The date is July 27, 1986. The cook and a watchman from the neighborhood arrive at the Mela Ground, where the protesters are meant to gather. They will then march to the police station and burn the Indo-Nepal Treaty of 1950. The watchman hopes the protest will be done within the hour.
The culmination of the Nepali protests centers on burning a treaty that Nepalis criticized as a breach of Nepal’s sovereignty, which is apt as the movement centers on the idea that the Nepali people in Kalimpong should be granted political sovereignty in a state of their own.
All is going according to plan, until a volley of stones and rocks come down from behind the post office. It is unclear who is throwing them. In response to this attack, the crowd begins to throw stones at the police. The police pick up the rocks and return them. A rumor spreads that there are men among the protesters with guns. The police begin to open fire. The marchers scatter and some are quickly gunned down. Thirteen local boys are killed.
Regardless of who is throwing the stones and for what reasons, it is clear that it causes a severe power imbalance as many innocent people—particularly young boys—are killed when the police open fire. What is particularly heartbreaking is that (like with the beating of the drunken man earlier) they seem to commit these acts simply because they can, rather than to carry out justice or because they fear for their lives.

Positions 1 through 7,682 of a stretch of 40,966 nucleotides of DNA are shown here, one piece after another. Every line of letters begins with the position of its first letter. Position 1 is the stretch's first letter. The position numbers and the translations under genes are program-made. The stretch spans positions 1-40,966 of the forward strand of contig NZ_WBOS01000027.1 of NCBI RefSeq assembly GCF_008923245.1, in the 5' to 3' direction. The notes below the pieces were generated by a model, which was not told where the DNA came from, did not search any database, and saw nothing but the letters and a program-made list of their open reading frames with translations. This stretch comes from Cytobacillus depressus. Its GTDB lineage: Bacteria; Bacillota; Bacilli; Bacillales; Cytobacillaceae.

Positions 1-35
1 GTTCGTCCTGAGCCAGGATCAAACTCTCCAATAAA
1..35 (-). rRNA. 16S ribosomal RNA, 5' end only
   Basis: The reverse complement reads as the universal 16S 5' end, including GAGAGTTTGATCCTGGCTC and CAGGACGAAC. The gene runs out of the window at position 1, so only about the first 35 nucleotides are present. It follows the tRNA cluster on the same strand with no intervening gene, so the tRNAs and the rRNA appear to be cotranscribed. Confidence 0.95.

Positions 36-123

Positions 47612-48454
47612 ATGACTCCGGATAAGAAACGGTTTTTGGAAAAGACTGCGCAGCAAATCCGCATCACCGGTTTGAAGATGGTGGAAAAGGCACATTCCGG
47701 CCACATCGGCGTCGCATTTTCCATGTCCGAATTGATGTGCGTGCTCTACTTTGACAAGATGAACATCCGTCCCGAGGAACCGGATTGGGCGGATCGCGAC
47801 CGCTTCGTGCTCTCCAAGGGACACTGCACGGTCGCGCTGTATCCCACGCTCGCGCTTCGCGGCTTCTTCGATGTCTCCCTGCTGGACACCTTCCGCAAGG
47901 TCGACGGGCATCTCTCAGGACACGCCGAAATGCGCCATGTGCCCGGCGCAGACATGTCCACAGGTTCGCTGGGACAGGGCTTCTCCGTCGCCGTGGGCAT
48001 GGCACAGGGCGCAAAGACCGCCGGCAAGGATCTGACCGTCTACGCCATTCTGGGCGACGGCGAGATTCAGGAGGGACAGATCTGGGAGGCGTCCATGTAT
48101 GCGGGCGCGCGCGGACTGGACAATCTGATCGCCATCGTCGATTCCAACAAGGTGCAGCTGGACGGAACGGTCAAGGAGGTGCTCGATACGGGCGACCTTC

Some marchers turn back and pull the guns from the policemen’s hands. The police quickly become outnumbered. One policeman is stabbed to death; another’s arms are chopped off. Their heads begin to be mounted on stakes. A beheaded body runs briefly down the street, defecating on itself.
This image of the beheaded body defecating on itself puts power and humiliation at opposite ends of a spectrum of agency: that in the most powerless of positions, a body also undergoes one final act of humiliation.
Other policemen run back to the station, but their colleagues have locked the doors. Chased by the mob, the police run to private homes for shelter. The police begin to bang on Lola and Noni’s door. They are desperate to get in, but the sisters refuse them.
When the policemen lose their guns, the tables are turned. Lola and Noni still have power in having a home, and the police are humiliated in being forced to beg for protection from women they had previously ignored.
Everyone is running, including the cook. He gets some distance up the road before feeling his legs collapse under him. The cook can see fires burning below him, men scattering, and pools of blood collecting in the street. He cries, feeling a complete loss of safety in his home town, where only days before he had believed completely that the town had room for everyone. He feels as though he no longer belongs, and questions whether Biju really exists.
What is perhaps most tragic about the incident was that it sprang from the Nepalis’ desire to make Kalimpong feel more welcoming and more equal for them. But in protesting, they prevent the town from feeling like a home for anybody, as violence and anarchy seep into the town’s atmosphere.